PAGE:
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If you are a publisher or even an advertiser, if you are not use to the industry of advertising online, you might seem quite strange at just how much ad rates can change in different parts of the year. Different parts of the year have different spending habits, ad rates, and demand.

Especially for publishers, one day you can be making good money for your traffic. A few days later things could take a turn for the worst. For example, here’s some actual data from one of my websites, and how the start of July has taken a hit:

The problem for publishers stems from the fact that many do not know why this happens – it could have been something you did, or it could be something completely out of your control. If it is the latter, then you should not invest any more time into trying to debug the issue. Below are some of the main reasons for unexpected drops, especially around the start of July.


Quarterly Spending

Large advertisers work their advertising budgets on a quarterly cycle. This means:

  • January – March
  • April – June
  • July – September
  • October – December

The general way advertisers work is that they spend big towards the end of the quarter, and then ad rates drop at the start of the new quarter, as they reset their budgets etc. and ‘pace’ themselves for the next quarter.

For this reason, there is generally always some sort of drop, just there was for my website, at the start of January, April, July, and October. Although, October drop is not noticed as much since we are going into the favorite time of the year for advertisers, where they like to spend big: the holiday season.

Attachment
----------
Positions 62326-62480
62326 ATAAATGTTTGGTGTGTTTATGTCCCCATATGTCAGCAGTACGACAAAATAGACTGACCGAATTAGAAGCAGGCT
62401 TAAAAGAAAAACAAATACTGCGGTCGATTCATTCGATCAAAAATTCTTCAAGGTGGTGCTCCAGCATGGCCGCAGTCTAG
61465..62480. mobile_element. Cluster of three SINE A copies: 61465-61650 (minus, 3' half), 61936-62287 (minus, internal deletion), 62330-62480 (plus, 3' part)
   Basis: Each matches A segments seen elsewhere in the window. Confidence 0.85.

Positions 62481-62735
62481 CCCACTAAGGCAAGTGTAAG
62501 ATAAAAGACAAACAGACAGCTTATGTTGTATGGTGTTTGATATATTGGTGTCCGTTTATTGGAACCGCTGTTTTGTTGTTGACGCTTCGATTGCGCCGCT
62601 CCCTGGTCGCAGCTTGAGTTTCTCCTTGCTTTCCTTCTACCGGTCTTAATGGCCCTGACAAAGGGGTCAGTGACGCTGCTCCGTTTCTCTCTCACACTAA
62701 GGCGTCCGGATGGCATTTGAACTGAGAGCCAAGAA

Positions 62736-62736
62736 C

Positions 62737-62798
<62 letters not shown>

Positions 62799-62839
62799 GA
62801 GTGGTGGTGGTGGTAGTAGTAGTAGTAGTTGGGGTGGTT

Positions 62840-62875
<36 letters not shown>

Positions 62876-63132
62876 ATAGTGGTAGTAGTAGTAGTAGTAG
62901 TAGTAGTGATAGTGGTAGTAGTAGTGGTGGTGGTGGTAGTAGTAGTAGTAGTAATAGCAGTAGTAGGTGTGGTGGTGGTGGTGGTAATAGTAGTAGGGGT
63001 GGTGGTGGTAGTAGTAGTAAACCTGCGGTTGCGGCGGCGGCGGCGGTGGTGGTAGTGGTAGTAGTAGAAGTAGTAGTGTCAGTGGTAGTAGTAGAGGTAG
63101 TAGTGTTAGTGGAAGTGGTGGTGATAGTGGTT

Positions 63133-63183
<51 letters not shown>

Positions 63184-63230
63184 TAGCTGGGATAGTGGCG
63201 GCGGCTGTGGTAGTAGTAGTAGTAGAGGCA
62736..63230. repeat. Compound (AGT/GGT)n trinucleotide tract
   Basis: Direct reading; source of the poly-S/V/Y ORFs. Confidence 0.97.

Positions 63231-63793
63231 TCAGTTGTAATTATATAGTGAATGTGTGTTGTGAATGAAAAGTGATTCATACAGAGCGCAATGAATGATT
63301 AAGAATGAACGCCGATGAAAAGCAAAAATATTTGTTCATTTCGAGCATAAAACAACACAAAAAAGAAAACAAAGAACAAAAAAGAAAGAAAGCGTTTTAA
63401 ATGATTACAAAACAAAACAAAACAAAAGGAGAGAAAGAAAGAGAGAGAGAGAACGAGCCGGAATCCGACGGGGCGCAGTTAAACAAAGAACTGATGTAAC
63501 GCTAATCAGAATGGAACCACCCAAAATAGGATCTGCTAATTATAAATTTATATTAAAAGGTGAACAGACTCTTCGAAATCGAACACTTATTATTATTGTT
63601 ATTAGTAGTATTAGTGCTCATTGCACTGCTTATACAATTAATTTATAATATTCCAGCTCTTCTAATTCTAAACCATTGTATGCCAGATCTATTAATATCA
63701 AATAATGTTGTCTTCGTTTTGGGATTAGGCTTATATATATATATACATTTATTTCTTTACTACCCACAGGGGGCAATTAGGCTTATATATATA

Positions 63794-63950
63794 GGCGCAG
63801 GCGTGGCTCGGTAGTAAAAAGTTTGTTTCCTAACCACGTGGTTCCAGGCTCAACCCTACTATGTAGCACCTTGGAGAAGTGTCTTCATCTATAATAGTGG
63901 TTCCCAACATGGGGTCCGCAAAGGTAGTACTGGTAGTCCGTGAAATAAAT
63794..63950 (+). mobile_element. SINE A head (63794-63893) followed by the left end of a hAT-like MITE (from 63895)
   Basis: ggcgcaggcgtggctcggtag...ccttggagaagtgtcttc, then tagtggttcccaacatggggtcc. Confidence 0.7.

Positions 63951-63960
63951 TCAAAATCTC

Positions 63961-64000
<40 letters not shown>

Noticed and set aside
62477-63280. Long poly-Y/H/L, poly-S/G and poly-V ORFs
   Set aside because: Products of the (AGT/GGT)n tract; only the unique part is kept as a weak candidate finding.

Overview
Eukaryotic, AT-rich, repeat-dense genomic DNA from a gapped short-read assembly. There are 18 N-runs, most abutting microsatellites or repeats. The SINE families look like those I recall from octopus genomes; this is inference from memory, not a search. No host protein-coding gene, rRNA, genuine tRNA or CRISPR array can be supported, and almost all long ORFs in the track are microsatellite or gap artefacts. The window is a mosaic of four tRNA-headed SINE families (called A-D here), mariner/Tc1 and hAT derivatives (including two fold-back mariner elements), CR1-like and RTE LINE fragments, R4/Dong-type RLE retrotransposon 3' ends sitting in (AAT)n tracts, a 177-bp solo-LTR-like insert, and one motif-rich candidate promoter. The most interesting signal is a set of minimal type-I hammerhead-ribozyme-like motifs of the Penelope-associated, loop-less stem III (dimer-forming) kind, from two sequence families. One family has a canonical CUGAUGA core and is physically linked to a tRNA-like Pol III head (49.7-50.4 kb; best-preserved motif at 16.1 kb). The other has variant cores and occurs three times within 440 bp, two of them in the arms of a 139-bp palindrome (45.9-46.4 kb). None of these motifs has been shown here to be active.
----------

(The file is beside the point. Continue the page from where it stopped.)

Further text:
Coronavirus Impact

Coronavirus has had a huge impact on many industries and is looking to continue having an impact for a while still. Different sectors will be affected differently. For publishers where adverts predominantly rely on cookie data to contextualize adverts, coronavirus will be having an impact on ad rates.

A great tool from Ezoic to show ad rates is the Ad Revenue Index – as an advertiser or publisher, it does not hurt to keep on top with ad rates through this means.


Remember PESTEL

Whenever you see something change, in terms of revenue, ad rates, revenue per 1,000 sessions/pageviews etc. I try to think of PESTEL as to a potential reason that could have caused this:

  • Political – Change of President, Brexit etc.
  • Environmental – Global warming, bush fires, earthquakes etc.
  • Social – Changes in how we interact, such a social distancing due to COVID-19 etc.
  • Technological – Improvements in technology, such as machine learning and artificial intelligence etc.
  • Economical – Global and local recessions, changes to interest rates and share prices etc.
  • Legislative – Changes to legislation, such as what is illegal and what is not illegal etc.

Will created Ask Will Online back in 2010 to help students revise and bloggers make money developing himself into an expert in PPC, blogging SEO, and online marketing. He now runs others websites such as Poem Analysis, Book Analysis, and Ocean Info. You can follow him @willGreeny.

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